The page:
Haiti Blog

Brent & Letitia Jefkins

One Month: A post about how weird we will be when we return from Haiti!

on April 28, 2014

I’m not sure I really want to say this ‘out loud’, but just in case you didn’t do the math from our last post I’ll do it for you quickly…

…we have a month left in Haiti.

I also managed to outdo myself and go even longer than 2 months without writing a post for you, my faithful readers. I swear to you there is some sort of time vortex going on here, that sucks time away faster than usual. I was actually surprised when I saw that it had been so long since our last post. I could have sworn it had only been a month. It’s a big mystery to me!

If you have ever anticipated anything in your life, which I’m going to assume you have, you know that the one month and one week countdowns are the worst and best (depending on if the thing anticipated is good or bad). After a month, it changes to weeks. “Only 4 weeks….3 weeks…2 weeks…” We can really grasp how fast a week goes. And after one week, it goes to counting days. And man…they go by fast!

We’re finally at the part where leaving has become an imminent reality. There is no pretending we have all the time in the world.

So in the spirit of accepting the undeniable fact that: yes it’s true, we are going back to Canada…I want to give you a heads up. We want you to know what these transitions look like for people returning from living and working in another country (especially an under developed country). And maybe it’ll help you to understand why we’re probably acting weird. 

Currently I have 4 equal but conflicting feeling about this transition:

1) I don’t want to leave Haiti.

2) I can’t wait to get out of Haiti.

3) I don’t want to go back to Canada.

4) I’m excited to go back to Canada.

You may only see 2 conflicting ideas, because wanting to leave Haiti, and wanting to go to Canada seem like the same thing…but they are very different. They each have their own list of reasons.

So if you can start by understanding that we’re making this transition with many conflicting and strong feelings, than that’ll be a good base! Now I’m just going to list some things that come to my head about what getting back to Canada will be like for us.

We’re not going to be eager to jump into anything 100% once we get back…because we’ll feel confused; perhaps we’ll seem a little distant.

We’ll say common English phrases wrong because we haven’t used them in awhile.

And we’ll word things strangely because sometimes we’ll translate a word/phrase we’re used to using in Creole into English…but it’s not normally how someone would say it in English.

For example:

English: I’ll be right back.

Creole: I’m coming. (literally translated from Creole)

We won’t always know how to respond to simple questions about our time in Haiti and about being back in Canada, like “How was Haiti?”, or “Are you happy to be back?”, because it’s hard to sum up complicated emotions and experiences in one word. Imagine if we asked you to sum up your last 2 1/2 years in Canada…for us it wasn’t just some trip, it was our life, and is still part of our life.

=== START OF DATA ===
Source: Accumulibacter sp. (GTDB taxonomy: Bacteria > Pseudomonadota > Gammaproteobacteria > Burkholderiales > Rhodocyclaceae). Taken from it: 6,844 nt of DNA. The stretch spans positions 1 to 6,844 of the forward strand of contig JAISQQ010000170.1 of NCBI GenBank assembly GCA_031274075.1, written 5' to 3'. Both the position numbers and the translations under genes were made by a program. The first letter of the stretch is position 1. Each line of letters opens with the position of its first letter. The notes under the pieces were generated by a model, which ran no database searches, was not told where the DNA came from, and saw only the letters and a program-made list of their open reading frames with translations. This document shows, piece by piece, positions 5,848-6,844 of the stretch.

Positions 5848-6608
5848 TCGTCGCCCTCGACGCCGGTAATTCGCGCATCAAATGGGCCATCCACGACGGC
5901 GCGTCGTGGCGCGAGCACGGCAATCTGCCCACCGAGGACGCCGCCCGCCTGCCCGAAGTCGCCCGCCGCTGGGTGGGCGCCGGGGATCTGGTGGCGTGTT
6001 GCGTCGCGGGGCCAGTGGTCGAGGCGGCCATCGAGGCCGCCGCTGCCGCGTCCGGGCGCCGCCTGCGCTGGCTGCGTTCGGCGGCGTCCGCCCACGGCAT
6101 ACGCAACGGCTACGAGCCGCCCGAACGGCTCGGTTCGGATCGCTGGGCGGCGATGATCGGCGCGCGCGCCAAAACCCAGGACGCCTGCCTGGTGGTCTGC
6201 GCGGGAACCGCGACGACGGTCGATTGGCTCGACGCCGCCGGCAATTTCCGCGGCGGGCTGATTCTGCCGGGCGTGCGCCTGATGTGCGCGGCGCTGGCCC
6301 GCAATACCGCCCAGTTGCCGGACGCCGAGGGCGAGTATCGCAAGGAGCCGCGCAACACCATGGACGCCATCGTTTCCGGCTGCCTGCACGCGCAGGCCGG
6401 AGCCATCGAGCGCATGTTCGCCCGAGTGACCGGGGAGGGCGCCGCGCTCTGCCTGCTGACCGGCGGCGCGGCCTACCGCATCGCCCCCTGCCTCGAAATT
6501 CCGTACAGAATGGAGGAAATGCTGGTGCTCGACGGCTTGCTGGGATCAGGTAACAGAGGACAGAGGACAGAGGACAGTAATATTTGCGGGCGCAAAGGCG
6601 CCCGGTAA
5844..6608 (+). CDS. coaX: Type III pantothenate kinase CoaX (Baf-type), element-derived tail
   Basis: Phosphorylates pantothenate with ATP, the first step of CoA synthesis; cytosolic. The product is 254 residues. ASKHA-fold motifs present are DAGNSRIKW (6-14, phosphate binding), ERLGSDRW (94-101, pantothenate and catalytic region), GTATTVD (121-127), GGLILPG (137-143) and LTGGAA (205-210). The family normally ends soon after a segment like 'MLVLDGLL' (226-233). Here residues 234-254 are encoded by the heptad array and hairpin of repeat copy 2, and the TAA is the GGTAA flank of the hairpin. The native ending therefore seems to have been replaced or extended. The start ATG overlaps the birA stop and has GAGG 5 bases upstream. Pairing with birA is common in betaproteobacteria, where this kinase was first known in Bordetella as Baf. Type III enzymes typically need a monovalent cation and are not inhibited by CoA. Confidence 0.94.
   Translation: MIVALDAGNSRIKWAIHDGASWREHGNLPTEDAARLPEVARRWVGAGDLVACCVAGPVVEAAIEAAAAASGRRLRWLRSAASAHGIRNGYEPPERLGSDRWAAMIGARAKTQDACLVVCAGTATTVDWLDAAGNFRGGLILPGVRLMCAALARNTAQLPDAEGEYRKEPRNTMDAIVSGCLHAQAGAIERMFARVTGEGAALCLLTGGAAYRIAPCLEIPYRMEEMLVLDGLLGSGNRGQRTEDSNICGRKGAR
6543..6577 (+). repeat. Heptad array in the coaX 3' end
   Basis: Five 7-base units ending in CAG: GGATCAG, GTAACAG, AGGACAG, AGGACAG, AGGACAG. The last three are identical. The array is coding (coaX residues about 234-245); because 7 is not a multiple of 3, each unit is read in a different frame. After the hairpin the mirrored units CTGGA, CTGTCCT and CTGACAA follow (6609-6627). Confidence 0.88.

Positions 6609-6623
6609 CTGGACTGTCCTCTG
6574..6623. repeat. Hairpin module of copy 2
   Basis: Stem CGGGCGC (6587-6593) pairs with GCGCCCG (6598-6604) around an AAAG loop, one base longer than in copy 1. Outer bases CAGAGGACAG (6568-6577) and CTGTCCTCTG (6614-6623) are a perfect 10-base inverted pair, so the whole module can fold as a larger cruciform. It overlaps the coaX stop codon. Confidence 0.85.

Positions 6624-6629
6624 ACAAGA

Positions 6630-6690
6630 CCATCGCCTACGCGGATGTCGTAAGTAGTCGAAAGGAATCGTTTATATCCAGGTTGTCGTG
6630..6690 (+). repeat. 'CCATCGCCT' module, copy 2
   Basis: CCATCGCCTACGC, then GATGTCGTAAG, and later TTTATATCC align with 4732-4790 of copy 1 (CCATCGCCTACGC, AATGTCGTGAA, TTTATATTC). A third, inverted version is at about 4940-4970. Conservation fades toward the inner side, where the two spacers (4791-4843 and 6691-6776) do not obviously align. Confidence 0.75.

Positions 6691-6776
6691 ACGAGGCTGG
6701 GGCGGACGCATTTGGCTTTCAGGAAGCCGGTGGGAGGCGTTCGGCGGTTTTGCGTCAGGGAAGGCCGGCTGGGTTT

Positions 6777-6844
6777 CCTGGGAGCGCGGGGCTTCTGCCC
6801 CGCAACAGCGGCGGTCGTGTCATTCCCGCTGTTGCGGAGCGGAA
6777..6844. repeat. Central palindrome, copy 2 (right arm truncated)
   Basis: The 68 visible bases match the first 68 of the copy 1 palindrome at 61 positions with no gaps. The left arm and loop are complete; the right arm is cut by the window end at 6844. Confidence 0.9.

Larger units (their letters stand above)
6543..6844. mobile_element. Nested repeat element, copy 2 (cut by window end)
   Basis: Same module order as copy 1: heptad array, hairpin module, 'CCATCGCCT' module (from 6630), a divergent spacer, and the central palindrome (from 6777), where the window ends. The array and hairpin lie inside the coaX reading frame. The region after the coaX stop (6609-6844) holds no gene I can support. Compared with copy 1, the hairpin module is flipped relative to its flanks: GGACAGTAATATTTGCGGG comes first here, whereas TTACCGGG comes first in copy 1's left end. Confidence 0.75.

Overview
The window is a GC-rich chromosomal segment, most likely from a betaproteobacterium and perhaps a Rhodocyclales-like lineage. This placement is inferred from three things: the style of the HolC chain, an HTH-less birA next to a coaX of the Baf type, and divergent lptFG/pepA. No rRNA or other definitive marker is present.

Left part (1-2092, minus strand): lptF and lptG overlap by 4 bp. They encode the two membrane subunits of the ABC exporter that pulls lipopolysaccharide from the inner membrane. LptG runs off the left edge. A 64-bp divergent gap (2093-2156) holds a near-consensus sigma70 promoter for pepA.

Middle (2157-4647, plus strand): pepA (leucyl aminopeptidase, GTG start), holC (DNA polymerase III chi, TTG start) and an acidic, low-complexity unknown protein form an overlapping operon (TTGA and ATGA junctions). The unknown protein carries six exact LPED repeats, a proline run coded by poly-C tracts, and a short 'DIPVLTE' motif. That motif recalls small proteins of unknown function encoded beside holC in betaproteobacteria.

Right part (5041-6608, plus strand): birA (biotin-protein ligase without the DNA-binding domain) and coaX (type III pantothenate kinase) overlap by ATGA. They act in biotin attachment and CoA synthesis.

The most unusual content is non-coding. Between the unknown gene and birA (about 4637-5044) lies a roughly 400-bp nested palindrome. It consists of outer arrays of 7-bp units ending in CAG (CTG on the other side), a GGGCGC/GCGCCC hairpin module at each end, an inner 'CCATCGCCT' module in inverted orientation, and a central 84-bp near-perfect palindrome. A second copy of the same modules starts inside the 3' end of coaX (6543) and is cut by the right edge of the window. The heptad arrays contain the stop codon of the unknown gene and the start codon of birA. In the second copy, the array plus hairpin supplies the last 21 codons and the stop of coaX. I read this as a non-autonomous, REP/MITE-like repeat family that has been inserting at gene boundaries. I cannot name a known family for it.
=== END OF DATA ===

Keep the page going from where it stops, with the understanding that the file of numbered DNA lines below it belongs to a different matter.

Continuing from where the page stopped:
We also will feel conflicted when people refer to Canada as “home.” We understand that people assume that because we grew up in Canada that it means it is home for us, but we’ve had to learn to adapt to life in Haiti, and have inevitably taken on some cultural aspects that we now feel might be with us forever. And for our first while (who knows how long that will really be) Canada will feel less like home than Haiti because we’ve gotten so used to being here.

We’ll come back feeling like different people (in some ways), but people will expect us (not consciously) to be the same people who left. We will probably feel conflicted and confused about who we are now, and how do we live in this ‘old’ setting as ‘new’ people. Just give us a little time and understanding as we figure it out.

We might be randomly emotional. Pretty much for all the reasons I just said. But the emotions will be different for each of us. I’ll be honest: I’ll probably cry a lot and you may be completely baffled as to why I’m crying! Brent probably won’t cry (at least not as frequently as me if he does), but he’ll have his own of dealing with everything he is processing!

I have gone through this process before, when I moved back from living in the Dominican Republic, so I can anticipate some of my own reactions. But as you know every experience is different, so who really knows!!

Yet we cannot forget about the fact that God is faithful. He has been with us through our entire time in Haiti, and we know that we need to trust him through this phase too!



2 responses to “One Month: A post about how weird we will be when we return from Haiti!

  1. Karin says:

    My sister and I call this feelings you get to look forward to “being in the wrong movie”…it takes a while, but eventually the channel will change… 🙂

  2. margaret says:

    I will be praying for you in this last month. Transitions are never easy

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